Lionel Messi shows why Cristiano Ronaldo is stronger than him
Lionel Messi's decision to quit the Argentina team might reinforces the one area where he is inferior to Cristiano Ronaldo.
Football might be a team sport, but there are some players who define the game. The magnitude of their stature is such that the whole fraternity shakes with their thunder. Some players are perhaps the game itself.
Right now, only two players exude such power: Cristiano Ronaldo and Lionel Messi. And why not? For the last 8 years, the Ballon d’Or hasn’t found a place in anyone else’s hand apart from these two.
Therefore, it is only natural for the limelight to always remain on them. It has come to a point now that these two can’t even burp without the media making a report out of it.
Despite being two very different players, they have a lot of things in common. And one of the most painfully obvious similarities is their lack of silverware on the international front. The two have amassed numerous trophies at club level but have always fallen short when representing their respective countries.
On this front, however, Messi is slightly more fortunate because most of his Argentina team-mates are world class players in their positions. In addition to Sergio Aguero and Angel Di Maria, even their once-weak defense now has formidable players like Nicolas Otamendi and Funes Mori.
It is for this reason that the South American country has done well in the last three tournaments they have been in, playing the final in each of them.
Portugal have no one to rely on
The team-mates of Cristiano Ronaldo at Portugal, on the other hand, are a far cry to what the Blaugrana star has with the national team. Without degrading the Portugal team any further, one can conclude that the Albiceleste are a lot stronger than the Iberian unit.
The performances of Portugal at major tournaments are all about one man trying his utmost to drag a team all by himself – and falling short, always.
The criticism flows in. After all, if you are Cristiano Ronaldo, you will be loathed for scoring ‘easy’ goals. The famous ‘Cristiano scores from only penalties and tap-ins’ argument is a clear testament to that fact.
In general, the former Manchester United winger is labeled as a flop in the international scene. Every chance that he misses, every penalty that miscues, falls under the microscope and is criticized with fervour.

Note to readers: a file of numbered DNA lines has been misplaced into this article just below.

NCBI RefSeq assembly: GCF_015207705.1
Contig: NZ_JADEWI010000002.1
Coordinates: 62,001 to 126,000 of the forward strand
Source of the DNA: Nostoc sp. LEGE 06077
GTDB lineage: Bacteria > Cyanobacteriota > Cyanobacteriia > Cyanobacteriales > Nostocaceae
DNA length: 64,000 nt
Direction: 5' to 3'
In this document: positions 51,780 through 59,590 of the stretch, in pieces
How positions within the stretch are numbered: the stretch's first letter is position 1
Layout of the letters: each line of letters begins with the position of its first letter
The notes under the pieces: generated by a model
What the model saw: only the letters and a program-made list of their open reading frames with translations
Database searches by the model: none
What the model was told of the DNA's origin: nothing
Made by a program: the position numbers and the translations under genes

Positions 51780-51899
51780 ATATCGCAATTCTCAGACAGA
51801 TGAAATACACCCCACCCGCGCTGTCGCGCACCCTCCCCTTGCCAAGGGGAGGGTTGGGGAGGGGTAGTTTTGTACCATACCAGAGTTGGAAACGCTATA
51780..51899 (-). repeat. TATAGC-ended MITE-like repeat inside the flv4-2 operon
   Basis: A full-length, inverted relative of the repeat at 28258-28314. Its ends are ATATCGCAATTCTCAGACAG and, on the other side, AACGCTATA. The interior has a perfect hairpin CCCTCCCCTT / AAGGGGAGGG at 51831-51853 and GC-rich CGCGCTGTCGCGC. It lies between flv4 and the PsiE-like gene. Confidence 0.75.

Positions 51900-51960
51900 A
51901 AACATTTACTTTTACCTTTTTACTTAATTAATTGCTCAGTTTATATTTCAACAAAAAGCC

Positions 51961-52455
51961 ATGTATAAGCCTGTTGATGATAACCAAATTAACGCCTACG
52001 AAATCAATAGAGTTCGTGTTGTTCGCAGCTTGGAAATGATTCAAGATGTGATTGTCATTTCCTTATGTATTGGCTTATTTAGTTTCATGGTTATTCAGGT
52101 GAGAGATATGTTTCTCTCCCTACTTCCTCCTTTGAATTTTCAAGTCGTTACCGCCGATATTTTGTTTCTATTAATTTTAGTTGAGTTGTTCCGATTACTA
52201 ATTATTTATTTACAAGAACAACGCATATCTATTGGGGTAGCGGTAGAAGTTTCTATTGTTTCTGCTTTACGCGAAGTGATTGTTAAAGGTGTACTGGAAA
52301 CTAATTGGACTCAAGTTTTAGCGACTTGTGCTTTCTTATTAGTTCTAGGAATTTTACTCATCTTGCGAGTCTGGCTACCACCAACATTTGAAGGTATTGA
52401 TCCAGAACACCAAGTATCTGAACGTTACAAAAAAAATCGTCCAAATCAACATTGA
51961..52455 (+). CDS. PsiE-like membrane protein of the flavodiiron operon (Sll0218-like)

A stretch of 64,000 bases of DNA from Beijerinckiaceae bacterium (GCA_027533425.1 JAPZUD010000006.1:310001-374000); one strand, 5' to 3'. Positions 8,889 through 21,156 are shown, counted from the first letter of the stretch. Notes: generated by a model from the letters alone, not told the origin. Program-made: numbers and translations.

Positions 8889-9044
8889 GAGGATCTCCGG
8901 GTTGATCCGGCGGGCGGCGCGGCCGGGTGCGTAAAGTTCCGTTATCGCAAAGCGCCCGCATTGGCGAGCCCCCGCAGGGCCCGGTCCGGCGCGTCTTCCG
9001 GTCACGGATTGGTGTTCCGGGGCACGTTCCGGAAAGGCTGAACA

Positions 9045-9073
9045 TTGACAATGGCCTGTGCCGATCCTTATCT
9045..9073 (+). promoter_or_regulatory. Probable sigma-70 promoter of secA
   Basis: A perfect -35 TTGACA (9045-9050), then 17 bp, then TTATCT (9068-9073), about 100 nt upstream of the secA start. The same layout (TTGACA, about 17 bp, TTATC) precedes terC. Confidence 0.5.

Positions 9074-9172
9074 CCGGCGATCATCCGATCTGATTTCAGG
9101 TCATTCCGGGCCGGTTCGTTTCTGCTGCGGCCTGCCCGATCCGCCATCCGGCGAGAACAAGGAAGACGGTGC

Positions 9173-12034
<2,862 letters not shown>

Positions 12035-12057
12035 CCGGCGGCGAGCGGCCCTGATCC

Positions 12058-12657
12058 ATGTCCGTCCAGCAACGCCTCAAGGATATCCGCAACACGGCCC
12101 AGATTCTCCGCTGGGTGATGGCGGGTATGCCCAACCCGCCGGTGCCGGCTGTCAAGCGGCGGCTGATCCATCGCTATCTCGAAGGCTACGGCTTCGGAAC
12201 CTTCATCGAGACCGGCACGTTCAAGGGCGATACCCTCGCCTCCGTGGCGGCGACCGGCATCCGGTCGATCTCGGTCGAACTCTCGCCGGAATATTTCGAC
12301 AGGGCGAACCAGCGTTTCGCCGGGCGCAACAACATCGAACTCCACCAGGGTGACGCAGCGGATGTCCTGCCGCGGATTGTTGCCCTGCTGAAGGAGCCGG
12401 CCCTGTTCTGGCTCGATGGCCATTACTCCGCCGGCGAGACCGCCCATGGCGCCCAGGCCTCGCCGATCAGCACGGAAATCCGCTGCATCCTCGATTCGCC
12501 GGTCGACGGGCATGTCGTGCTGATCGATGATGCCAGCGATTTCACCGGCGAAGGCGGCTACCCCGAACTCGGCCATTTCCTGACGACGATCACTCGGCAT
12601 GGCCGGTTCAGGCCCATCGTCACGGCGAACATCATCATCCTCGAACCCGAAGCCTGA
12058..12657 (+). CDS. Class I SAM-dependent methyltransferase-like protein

Prior to the World Cup 2014, La Pulga also faced similar criticism for his displays with Argentina. However, after starring in three consecutive tournaments by helping his team to the final, the criticism has turned into sympathy – and that got further amplified when he missed his shot during the shoot-out and retired from internationals after the game.
His decision stunned many, but once we look beyond the veneer of sadness that his face oozed, we can’t help but think that this is his weakest decision yet.
Granted, losing three finals in a row has got to hurt, especially when you are one of the causes of it. The weight of the world seems to crush you, a million needles pinch your heart—you just feel like going to sleep and waking up without even a fragment of a memory of what happened.
A decision taken in the heat of the moment
In the heat of the moment, Messi decided to call it quits. It is a decision he will almost certainly reverse. However, the impulsive act shows his inferiority to Cristiano Ronaldo in this regard.
There is nothing the Portuguese can do and not earn criticism for. When he scores a penalty, he is labeled as ‘Penaldo’. When he scores a goal from a few yards out, he is someone who can only score from tap-ins. When he misses a penalty, he is a worthless piece of flesh. Basically, rephrasing a quote from Lyndon B. Johnson, if Cristiano Ronaldo walked on water, most people would claim that it is because he can’t swim.
And yet, he carries on.
As Portugal take on Poland in the quarter-final of the tournament, they have a good chance of making it to the next round. If, however, they lose, it will be Ronaldo who will be scathed with negative reviews.
This is one aspect where Messi benefits hugely. When Argentina lose, his team-mates are blamed for not supporting him like his Barca counterparts do. However, the same argument is never made when it comes to Ronaldo.
If Portugal don’t win and Ronaldo gets the blame for it, he wouldn’t go out and retire even if the heat of the moment becomes volcanic. That's because he knows that he still has a good 2-3 years of optimum level of football left in him, and he will use that to fight and win something with his country.
And this is why he is better than Messi when it comes to absorbing grief. One can only wonder if the Argentine would even play international football had he been born as a Portuguese and played for Portugal instead.